and the Little Girl in the house."

-Excerpt from Wedad's poem

Standstill is a powerful and deeply moving first feature film by the Canadian-Palestinian filmmaker Majdi El-­Omari. Set in and around the Quebec town of Oka, the city of Montreal and the Native Reservation of Kanehsatake, it tells the tale of a middle-aged member of the Mohawk Nation. Arihote (Atewena:ron David Deerhouse) is a former war correspondent who used his gifts as a photographer in Sarajevo, but now seeks peace and solace as an anonymous wedding photographer. Juggling the emotional turmoil of an at-risk son, a wife who left him - disappearing as if into thin air - and a father who, in despair, blew his brains out, Arihote shambles through life like a somnambulist.

One night, though, this all changes when he hears a disturbance in the apartment above his basement suite. Upon investigating, he discovers that a murder has been committed by Wedad (Meissoon Azzaria), a Palestinian refugee. The victim is her abusive lover. Arihote is consumed with a need to help the woman, but at the same time, he's equally concerned about personally involving himself in anything that will bring him in contact with the police.

There's a good reason for both of these compelling feelings. They're rooted in the personal, to be sure, but there is also a historical backdrop to his motivations.

Canada's ages-old apartheid, aimed at its First Nations, has been one of the most horrendous, foul and insidious policies of hatred and racism in the history of colonialism in the Americas. The country has also had its fair share of violent genocide, though it's a drop in the bucket, compared to its neighbours to the south (right from the USA and down to the bottom tip of South America). What's been especially infuriating in the Great White North is the "polite" Canadian approach to decimating its Aboriginal Nations through lies, deceit and bureaucracy. The Canadian apartheid has essentially been a cultural genocide; ignoring treaties, swindling land, attempting to smother cultural identity and a grim system of residential schools aimed at "whitening" Native children (and sexually abusing them at the hands of Catholic priests).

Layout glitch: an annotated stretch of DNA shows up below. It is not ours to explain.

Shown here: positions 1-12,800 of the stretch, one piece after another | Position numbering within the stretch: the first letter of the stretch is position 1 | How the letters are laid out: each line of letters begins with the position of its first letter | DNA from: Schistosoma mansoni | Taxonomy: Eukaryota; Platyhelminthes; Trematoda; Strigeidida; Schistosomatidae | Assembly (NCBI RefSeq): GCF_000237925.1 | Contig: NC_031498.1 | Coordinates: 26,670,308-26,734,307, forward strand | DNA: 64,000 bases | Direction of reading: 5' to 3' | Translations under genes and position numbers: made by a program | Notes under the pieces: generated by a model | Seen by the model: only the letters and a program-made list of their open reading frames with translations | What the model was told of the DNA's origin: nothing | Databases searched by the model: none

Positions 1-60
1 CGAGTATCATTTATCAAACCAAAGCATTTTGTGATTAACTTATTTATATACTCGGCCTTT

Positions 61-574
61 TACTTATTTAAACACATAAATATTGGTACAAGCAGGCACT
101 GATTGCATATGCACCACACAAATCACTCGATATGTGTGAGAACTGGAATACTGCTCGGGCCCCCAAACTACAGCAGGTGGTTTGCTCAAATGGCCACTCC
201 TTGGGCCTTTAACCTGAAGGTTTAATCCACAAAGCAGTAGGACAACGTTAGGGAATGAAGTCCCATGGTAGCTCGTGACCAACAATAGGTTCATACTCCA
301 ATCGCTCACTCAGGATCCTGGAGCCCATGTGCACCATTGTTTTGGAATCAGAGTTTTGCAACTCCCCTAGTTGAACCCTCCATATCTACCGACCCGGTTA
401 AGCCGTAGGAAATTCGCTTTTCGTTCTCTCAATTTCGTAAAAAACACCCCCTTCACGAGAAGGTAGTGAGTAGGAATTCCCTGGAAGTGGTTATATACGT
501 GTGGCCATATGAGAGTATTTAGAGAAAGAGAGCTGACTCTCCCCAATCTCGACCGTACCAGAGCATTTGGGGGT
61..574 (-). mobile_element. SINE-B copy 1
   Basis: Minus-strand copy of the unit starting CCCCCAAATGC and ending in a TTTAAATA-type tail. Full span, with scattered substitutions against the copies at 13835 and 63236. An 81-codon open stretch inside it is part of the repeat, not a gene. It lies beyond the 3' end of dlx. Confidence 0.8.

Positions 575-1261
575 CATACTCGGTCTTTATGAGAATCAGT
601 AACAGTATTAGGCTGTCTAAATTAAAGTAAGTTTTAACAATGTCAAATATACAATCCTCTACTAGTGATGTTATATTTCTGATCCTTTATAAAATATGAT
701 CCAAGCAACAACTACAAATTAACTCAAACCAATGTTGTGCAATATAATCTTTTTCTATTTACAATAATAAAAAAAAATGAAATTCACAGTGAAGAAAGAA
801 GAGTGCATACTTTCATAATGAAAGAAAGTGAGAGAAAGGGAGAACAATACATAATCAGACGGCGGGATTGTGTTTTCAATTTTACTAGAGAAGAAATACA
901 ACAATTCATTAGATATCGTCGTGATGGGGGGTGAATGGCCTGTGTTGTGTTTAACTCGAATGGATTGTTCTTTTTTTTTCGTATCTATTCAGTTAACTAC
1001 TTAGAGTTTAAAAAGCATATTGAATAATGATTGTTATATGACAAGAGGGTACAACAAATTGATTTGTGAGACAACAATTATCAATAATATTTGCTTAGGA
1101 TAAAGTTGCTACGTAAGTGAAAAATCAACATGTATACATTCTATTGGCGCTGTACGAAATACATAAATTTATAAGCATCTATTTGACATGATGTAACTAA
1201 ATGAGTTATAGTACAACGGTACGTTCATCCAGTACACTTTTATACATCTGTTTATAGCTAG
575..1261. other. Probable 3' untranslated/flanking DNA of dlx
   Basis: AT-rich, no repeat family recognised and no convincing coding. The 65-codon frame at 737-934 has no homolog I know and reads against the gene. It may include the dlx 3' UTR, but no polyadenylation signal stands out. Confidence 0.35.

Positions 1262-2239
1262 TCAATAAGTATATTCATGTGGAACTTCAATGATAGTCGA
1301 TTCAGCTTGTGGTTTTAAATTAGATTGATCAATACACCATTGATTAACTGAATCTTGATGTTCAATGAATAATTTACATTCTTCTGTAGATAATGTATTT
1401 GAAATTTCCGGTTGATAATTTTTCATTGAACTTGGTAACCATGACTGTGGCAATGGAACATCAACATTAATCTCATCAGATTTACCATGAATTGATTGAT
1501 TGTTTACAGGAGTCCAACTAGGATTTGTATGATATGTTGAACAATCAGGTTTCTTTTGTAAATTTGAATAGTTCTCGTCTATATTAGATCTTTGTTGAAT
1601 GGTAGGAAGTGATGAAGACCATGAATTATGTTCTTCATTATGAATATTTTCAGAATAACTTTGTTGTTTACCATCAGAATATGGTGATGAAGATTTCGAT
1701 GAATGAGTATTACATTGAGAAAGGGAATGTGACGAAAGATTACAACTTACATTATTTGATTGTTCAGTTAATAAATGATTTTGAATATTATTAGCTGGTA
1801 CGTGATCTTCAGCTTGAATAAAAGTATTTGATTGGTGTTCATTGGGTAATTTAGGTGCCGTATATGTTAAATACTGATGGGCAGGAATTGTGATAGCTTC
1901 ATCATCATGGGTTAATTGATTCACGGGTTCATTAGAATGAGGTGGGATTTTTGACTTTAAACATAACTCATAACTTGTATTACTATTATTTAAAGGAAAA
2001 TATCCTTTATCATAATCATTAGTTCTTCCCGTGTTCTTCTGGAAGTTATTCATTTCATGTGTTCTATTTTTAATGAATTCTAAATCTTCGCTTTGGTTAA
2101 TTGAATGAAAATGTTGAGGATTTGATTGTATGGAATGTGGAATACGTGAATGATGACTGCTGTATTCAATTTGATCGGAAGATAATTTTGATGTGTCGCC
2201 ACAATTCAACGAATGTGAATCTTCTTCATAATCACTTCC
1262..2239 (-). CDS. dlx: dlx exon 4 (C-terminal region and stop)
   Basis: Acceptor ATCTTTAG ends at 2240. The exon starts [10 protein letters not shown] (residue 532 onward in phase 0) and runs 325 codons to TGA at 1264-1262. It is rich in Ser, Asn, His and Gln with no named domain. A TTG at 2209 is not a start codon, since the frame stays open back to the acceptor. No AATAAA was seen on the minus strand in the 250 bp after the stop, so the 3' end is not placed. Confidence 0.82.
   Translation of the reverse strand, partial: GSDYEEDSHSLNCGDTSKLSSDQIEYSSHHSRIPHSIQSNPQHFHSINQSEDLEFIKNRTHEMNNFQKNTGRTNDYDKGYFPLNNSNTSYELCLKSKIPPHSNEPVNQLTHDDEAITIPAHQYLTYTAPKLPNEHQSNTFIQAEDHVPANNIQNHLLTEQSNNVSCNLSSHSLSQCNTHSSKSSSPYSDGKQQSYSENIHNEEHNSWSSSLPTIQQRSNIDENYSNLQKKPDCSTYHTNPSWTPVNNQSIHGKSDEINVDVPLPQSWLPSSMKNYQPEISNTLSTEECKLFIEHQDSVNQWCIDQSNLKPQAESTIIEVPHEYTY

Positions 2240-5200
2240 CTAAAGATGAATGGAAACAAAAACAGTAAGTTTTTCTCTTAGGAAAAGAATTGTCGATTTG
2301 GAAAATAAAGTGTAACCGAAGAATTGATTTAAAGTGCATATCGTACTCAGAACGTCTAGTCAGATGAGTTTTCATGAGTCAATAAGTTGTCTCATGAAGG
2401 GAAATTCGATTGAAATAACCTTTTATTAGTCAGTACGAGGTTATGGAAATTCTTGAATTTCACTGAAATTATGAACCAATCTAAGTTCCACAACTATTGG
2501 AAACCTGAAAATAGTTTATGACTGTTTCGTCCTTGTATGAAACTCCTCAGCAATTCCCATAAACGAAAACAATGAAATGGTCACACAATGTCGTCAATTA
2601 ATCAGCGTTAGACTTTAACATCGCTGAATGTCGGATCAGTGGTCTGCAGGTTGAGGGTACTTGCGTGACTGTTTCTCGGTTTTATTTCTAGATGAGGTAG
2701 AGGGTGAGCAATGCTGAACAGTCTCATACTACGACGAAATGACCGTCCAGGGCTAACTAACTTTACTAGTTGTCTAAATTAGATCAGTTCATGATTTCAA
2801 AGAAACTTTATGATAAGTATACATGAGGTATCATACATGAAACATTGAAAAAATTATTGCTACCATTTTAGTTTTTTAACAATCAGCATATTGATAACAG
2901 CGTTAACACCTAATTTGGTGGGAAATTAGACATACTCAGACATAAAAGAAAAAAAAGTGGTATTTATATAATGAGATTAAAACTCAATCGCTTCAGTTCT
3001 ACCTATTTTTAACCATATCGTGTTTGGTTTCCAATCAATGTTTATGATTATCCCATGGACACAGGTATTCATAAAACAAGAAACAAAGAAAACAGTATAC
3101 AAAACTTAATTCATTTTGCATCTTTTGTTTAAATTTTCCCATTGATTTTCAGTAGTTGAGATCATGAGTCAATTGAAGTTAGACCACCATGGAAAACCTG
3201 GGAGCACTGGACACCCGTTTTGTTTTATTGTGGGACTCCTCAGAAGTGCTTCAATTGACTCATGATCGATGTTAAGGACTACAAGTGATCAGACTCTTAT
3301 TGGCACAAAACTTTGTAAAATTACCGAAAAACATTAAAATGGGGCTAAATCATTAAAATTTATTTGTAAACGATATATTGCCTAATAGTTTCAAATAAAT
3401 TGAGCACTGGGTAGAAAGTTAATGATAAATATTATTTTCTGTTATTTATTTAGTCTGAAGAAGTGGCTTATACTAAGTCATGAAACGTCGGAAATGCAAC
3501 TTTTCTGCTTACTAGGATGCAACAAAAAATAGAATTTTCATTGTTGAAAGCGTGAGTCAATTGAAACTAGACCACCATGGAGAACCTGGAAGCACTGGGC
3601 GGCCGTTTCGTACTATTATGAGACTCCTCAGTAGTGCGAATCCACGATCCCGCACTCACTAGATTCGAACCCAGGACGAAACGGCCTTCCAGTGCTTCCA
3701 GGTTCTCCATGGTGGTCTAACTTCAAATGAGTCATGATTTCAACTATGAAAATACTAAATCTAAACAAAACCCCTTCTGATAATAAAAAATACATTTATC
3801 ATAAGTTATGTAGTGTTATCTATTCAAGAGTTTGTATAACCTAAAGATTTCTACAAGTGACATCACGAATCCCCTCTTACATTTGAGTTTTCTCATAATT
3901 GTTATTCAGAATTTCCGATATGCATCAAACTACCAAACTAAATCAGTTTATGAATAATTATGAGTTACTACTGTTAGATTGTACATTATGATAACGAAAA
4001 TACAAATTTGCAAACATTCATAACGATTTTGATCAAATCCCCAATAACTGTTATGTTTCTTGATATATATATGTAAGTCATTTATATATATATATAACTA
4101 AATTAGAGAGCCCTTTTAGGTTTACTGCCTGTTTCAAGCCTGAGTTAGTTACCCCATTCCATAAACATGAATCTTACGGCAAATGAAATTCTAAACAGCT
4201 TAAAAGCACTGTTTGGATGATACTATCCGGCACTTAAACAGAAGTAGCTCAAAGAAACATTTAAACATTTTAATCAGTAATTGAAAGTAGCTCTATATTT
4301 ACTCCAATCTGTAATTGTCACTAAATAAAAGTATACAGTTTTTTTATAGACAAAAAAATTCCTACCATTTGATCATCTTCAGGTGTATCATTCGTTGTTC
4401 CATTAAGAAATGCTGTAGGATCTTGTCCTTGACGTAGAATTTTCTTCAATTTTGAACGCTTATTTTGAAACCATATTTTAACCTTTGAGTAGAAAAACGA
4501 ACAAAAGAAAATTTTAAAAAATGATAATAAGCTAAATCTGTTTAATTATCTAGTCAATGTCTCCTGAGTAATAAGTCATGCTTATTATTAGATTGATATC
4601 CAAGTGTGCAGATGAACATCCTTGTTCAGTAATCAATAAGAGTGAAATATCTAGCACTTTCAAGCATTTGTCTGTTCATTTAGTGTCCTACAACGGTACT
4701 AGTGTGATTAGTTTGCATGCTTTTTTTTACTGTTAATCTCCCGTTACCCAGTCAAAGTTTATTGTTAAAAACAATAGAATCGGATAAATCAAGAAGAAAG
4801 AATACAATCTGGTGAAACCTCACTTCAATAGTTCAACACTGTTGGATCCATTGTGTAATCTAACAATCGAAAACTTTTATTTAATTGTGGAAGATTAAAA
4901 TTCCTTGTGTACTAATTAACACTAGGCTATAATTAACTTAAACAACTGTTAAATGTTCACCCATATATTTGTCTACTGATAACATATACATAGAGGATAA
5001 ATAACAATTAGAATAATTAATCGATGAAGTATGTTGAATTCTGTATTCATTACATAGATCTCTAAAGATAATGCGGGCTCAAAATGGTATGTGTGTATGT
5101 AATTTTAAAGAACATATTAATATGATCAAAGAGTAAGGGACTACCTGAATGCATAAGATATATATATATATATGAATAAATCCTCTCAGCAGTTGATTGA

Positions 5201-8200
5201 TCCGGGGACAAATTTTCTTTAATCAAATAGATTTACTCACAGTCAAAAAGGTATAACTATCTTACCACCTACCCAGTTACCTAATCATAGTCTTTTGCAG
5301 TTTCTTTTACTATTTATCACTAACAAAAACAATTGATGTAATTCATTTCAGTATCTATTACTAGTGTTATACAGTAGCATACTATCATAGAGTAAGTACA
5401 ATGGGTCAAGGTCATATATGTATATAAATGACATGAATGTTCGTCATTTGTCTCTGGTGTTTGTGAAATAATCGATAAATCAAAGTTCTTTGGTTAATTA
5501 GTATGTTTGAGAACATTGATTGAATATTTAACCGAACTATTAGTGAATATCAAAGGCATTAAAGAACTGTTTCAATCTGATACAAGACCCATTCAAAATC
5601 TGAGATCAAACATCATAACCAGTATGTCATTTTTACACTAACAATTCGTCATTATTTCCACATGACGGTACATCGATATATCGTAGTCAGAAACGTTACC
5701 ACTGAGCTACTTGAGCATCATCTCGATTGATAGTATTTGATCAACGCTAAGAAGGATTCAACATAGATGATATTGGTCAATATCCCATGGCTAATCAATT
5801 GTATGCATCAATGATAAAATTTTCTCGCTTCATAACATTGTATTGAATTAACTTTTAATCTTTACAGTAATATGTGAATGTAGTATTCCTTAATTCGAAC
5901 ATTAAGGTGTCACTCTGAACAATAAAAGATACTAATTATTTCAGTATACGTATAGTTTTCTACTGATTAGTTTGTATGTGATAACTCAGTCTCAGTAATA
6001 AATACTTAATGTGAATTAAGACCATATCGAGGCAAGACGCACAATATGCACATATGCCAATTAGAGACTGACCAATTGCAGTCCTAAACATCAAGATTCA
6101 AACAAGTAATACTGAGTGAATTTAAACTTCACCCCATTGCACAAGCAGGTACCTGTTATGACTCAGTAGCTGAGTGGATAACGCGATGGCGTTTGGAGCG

More often than not, Canadian Aboriginals have attempted to use legal means to address this infinite litany of injustices perpetrated upon them by politicians and bureaucrats feathering their own nests whilst kowtowing to the needs of old money and corporate pigs. Resistance, more often than not, has been peaceful.

In 1990, the resistance had only one way to go. A whack of lily-white-bread-inbreds living in the town of Oka, Quebec near the Kanehsatake reservation, decided willy-nilly to mow down a huge swath of forested traditional lands belonging to the Mohawks of the region. A sacred and ancient burial ground would have been desecrated and the land would have been decimated environmentally. The Canadian government, as per usual, reneged on old agreements and subsequent attempts to rectify the situation legally amounted to a hill of beans.

The reason? The town wanted a golf course.

Yes, you read that right - a fucking golf course!

The Mohawks had only one choice - they set up barbed wire fences, blocked roads and occupied the forest. And they were armed to the teeth. This led to yahoo vigilantes, Quebec Police and eventually the Canadian Army descending upon the Native People. The "Oka Crisis", as it was eventually dubbed by the lily-white-bread-Canadian-media (and many historians who should know better), was indeed one of the most severe, tension-ridden armed conflicts between First Nations and their Colonizers during the history of Canada in the 20th Century. (It eventually took an Aboriginal filmmaker, Alanis Obomsawin, to provide a proper perspective on this injustice with her now-immortal documentary Kanehsatake: 270 Years of Resistance, a film which the publicly-funded Canadian Broadcasting Corporation shamefully refused to broadcast.)

It is within this almost-ghostly social, historical and political backdrop that the character of Arihote is haunted in writer-editor-producer-director El-­Omari's astonishing Standstill, the first feature film presented primarily in the Mohawk language (with a smaller percentage in English, French and Arabic). Shot in stunning black and white (save for the equally arresting colour bookends) by cinematographer Stephanie Weber Biron and underscored by jangling, forbidding, mournful and evocative music by Antoine Bustros, this might be one of the most important films to be made in Canada in some time. El-Omari's mise-en-scene includes a series of neo-realist tableaux and simple, but effective handheld camera movements (floaty-cam-style, not shaky-cam) to tell this story about two people forced by political and social upheaval to confront the past in order to move forward with the future. Arihote is a stranger in his own land whilst Wedad is most definitely a stranger in a strange land.

So much of the film's story unfolds in slow, but richly composed and always fascinating details of real life - the camera at once being a fly on several walls, but also revealing the extremely potent points of view of Arihote. These latter moments are especially extraordinary, because we get a sense of his "camera eye" and when we see what he sees, it's as if we're seeing it through the eyes of one who has spent a lifetime photographing death, destruction, exploitation and despair.